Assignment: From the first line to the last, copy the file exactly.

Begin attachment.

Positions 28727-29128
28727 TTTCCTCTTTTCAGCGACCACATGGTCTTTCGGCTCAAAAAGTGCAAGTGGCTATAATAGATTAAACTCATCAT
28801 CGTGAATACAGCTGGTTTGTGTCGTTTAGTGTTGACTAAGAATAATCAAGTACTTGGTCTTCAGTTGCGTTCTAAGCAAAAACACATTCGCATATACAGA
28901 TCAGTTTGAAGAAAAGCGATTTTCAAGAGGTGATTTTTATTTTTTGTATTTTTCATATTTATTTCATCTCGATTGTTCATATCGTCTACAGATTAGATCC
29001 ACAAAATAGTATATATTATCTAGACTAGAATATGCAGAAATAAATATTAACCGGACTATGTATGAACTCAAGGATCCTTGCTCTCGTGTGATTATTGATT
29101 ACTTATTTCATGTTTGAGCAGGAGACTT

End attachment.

Positions 28727-29128
28727 TTTCCTCTTTTCAGCGACCACATGGTCTTTCGGCTCAAAAAGTGCAAGTGGCTATAATAGATTAAACTCATCAT
28801 CGTGAATACAGCTGGTTTGTGTCGTTTAGTGTTGACTAAGAATAATCAAGTACTTGGTCTTCAGTTGCGTTCTAAGCAAAAACACATTCGCATATACAGA
28901 TCAGTTTGAAGAAAAGCGATTTTCAAGAGGTGATTTTTATTTTTTGTATTTTTCATATTTATTTCATCTCGATTGTTCATATCGTCTACAGATTAGATCC
29001 ACAAAATAGTATATATTATCTAGACTAGAATATGCAGAAATAAATATTAACCGGACTATGTATGAACTCAAGGATCCTTGCTCTCGTGTGATTATTGATT
29101 ACTTATTTCATGTTTGAGCAGGAGACTT